So, while these Democrats are not students of history and while others have very short memories, there is a long history pertaining to all of this immigration crisis. You see, a few years ago, I read a book titled From the Shadows, written by former CIA Director Robert Gates. Gates was also the Secretary of Defense as part of his long government service resume. He wrote that book in 1996. A particular page stayed in my memory and I did a search in my Book Nook today to find it.
Okay, is there more? Yes. There are so many moving parts to the legacy immigration crisis today. Who is to blame? Too many it seems. But for context read on, history does repeat itself.
Going back to an article/summary from 2006, how did we get to this cockamamie asylum policy? It goes to a crisis that was born in 1980.
Citation: The year 1980 marked the opening of a decade of public controversy over U.S. refugee policy unprecedented since World War II. Large-scale migration to the United States from Central America began, as hundreds of thousands of Salvadorans, Guatemalans, and Nicaraguans fled north from civil war, repression, and economic devastation. That same year, in the last months of the Carter administration, the U.S. Congress passed the Refugee Act, a humanitarian law intended to expand eligibility for political asylum in the United States.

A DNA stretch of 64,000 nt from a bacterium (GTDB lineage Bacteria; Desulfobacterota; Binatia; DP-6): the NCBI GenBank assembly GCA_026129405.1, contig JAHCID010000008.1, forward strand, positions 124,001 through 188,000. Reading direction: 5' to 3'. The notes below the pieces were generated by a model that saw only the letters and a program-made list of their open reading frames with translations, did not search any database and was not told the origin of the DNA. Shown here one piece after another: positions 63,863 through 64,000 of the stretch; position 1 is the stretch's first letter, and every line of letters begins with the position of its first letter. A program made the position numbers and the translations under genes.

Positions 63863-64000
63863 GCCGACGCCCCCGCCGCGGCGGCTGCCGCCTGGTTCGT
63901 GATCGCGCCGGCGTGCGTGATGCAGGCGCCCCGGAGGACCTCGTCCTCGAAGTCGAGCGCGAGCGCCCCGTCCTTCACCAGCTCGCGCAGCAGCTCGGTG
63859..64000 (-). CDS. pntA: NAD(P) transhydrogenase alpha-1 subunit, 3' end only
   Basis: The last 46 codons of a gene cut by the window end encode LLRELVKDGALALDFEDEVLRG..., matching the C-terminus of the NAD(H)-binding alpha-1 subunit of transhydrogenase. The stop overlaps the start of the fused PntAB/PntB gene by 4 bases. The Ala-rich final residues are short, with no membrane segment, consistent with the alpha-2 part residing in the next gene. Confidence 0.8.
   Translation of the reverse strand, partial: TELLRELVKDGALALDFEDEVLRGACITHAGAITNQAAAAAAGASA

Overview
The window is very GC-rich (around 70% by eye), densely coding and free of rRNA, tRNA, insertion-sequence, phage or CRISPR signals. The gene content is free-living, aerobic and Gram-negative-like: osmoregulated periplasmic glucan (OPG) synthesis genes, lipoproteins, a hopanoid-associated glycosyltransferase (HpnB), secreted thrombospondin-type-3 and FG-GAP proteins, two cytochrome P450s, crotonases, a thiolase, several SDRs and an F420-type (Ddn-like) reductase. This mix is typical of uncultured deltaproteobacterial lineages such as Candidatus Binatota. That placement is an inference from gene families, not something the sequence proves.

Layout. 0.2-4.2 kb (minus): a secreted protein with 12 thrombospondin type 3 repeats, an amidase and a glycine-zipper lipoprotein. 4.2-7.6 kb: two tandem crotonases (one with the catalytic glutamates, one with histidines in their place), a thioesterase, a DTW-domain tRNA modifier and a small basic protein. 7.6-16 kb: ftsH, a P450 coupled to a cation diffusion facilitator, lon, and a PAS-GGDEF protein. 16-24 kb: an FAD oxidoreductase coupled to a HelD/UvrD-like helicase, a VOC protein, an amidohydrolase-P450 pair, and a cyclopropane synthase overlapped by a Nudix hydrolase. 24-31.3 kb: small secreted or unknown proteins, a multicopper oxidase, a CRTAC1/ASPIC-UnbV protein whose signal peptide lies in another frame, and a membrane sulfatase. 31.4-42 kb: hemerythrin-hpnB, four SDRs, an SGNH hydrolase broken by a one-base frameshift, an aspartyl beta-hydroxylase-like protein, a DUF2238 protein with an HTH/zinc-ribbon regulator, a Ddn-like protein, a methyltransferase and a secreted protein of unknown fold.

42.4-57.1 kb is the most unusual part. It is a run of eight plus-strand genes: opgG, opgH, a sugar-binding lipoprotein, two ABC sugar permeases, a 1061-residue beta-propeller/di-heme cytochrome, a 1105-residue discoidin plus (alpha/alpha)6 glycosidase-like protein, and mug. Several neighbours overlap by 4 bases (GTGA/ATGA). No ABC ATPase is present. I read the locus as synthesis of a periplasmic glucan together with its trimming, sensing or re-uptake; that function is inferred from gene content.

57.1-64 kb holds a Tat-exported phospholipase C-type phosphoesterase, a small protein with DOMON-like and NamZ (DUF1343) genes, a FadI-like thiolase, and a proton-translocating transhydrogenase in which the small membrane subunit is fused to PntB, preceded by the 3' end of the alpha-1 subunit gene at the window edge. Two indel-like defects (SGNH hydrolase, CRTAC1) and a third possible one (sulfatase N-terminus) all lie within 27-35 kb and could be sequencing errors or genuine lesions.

The Refugee Act brought U.S. law into line with international human rights standards, specifically the 1951 UN Convention and the 1967 Protocol Relating to the Status of Refugees. The United States had ratified the Protocol in 1968, thus becoming bound by the Convention’s provisions. While the previous law recognized only refugees from Communism, the Refugee Act was modeled on the convention’s non-ideological standard of a “well-founded fear of persecution.”
The coincidence of the Central American exodus with the passage of the Refugee Act set the stage for a decade-long controversy that ultimately involved thousands of Americans. The protagonists in the controversy included, on one side, immigrants’ rights lawyers, liberal members of Congress, religious activists, and the refugees themselves. On the other side were President Reagan and his administration, the State Department, the Department of Justice (including the Immigration and Naturalization Service (INS) and the Federal Bureau of Investigation (FBI)), and conservative members of Congress. The first group invoked international human rights and humanitarian and religious principles, while the Reagan administration’s arguments centered on national security and the global fight against Communism.
Read the full story from NoisyRoom.net
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